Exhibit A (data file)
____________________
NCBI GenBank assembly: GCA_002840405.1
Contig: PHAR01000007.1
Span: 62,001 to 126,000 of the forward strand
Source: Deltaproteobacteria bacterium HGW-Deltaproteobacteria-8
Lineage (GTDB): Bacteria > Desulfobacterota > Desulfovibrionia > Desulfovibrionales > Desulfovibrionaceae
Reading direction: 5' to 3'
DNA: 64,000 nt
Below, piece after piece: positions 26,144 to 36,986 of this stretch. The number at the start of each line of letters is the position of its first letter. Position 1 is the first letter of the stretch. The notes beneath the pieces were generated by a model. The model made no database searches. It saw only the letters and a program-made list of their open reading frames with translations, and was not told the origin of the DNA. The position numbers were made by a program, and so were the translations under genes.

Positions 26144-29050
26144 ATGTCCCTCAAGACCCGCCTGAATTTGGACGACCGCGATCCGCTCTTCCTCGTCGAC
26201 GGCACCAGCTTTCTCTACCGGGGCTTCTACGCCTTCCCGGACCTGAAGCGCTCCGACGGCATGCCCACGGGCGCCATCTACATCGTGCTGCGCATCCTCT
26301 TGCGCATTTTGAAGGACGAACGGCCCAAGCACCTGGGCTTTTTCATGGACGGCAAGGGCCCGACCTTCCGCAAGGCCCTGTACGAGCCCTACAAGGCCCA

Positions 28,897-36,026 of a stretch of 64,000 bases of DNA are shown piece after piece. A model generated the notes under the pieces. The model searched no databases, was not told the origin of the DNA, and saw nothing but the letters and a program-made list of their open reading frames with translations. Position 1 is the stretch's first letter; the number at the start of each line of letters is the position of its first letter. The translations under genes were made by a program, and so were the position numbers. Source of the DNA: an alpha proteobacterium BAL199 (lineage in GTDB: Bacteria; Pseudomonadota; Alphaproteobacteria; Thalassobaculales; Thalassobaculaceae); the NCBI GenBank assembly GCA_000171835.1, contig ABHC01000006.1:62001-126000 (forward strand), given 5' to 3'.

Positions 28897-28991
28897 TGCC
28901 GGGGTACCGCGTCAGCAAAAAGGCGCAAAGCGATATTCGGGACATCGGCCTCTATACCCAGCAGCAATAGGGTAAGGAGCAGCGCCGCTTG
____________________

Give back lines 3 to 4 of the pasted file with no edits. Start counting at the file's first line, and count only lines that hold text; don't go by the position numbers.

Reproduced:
Span: 62,001 to 126,000 of the forward strand
Source: Deltaproteobacteria bacterium HGW-Deltaproteobacteria-8